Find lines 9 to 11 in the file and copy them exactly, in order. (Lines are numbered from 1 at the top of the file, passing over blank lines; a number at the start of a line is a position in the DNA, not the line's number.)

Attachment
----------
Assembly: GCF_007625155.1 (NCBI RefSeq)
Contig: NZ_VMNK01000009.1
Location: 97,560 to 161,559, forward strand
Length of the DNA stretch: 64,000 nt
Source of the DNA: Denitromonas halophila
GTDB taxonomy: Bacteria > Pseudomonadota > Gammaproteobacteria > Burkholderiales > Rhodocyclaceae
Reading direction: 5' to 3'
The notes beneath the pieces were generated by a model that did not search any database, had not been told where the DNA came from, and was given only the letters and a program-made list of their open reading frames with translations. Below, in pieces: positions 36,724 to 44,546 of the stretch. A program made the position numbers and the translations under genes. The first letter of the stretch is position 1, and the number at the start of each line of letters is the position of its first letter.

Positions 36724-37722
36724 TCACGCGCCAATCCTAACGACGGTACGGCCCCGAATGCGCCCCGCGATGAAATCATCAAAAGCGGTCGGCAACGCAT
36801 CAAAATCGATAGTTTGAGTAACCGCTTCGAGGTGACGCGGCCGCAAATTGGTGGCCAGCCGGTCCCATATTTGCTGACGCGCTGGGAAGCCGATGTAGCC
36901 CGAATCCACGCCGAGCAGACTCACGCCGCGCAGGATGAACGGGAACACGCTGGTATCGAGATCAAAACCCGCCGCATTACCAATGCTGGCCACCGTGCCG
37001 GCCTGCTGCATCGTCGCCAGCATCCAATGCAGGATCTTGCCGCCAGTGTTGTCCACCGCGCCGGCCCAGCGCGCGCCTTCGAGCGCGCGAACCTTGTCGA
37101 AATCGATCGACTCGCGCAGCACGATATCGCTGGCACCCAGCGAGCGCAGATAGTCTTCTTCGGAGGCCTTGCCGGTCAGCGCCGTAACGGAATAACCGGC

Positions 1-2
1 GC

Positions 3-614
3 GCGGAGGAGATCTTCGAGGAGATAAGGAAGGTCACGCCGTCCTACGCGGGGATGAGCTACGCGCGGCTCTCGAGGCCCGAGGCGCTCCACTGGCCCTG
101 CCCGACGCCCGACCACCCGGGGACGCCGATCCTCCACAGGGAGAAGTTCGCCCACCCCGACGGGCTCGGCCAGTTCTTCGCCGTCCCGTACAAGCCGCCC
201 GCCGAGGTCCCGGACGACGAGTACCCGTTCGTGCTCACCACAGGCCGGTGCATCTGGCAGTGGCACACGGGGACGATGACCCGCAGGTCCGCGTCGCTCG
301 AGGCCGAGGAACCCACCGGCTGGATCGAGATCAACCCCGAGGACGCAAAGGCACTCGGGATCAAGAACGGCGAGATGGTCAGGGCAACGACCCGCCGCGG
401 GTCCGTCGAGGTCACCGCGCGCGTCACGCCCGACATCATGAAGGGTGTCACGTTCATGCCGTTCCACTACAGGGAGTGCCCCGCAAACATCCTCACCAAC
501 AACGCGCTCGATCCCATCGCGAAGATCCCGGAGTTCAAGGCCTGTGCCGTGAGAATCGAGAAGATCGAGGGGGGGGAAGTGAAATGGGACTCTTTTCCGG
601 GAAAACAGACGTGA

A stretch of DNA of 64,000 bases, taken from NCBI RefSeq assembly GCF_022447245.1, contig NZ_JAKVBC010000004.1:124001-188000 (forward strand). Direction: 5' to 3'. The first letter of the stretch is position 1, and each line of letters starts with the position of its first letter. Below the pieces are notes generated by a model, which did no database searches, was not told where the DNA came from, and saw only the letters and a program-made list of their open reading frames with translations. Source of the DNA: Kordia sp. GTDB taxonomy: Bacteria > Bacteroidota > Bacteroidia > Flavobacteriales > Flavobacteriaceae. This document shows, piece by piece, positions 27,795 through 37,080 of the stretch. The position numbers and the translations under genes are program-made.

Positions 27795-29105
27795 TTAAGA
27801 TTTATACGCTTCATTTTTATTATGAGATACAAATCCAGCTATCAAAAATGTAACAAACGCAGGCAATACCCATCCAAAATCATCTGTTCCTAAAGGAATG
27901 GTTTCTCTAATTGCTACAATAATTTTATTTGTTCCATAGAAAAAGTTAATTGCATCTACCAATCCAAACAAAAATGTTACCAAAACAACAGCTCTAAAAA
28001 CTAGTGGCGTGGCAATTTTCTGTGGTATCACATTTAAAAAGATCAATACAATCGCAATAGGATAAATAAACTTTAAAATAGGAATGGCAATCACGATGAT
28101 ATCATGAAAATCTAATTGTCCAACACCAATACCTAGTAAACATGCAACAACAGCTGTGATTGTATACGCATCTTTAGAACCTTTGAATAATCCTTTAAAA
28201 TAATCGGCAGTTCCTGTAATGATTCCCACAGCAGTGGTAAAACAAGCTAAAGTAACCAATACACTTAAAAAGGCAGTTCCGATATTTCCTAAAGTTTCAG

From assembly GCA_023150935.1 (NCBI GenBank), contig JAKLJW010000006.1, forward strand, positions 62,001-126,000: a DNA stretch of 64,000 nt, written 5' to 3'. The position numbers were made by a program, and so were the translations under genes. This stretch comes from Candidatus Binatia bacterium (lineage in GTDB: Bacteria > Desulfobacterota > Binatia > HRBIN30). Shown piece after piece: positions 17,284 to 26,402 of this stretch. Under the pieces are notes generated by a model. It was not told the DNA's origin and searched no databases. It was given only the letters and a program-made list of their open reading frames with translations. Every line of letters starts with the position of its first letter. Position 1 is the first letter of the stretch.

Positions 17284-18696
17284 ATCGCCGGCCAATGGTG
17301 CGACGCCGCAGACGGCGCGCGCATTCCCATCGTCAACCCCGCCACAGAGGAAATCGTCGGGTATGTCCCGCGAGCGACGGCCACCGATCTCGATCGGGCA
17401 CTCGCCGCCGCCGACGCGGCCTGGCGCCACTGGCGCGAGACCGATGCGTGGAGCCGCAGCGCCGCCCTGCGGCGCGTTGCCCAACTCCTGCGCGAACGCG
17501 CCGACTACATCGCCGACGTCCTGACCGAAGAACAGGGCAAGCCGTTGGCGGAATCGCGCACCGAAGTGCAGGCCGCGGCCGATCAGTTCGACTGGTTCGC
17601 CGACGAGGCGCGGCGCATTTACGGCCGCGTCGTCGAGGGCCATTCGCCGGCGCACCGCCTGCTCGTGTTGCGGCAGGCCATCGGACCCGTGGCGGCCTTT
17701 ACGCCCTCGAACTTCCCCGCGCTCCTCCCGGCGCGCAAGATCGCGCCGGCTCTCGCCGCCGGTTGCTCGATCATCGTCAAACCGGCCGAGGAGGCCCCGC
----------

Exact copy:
Positions 36724-37722
36724 TCACGCGCCAATCCTAACGACGGTACGGCCCCGAATGCGCCCCGCGATGAAATCATCAAAAGCGGTCGGCAACGCAT
36801 CAAAATCGATAGTTTGAGTAACCGCTTCGAGGTGACGCGGCCGCAAATTGGTGGCCAGCCGGTCCCATATTTGCTGACGCGCTGGGAAGCCGATGTAGCC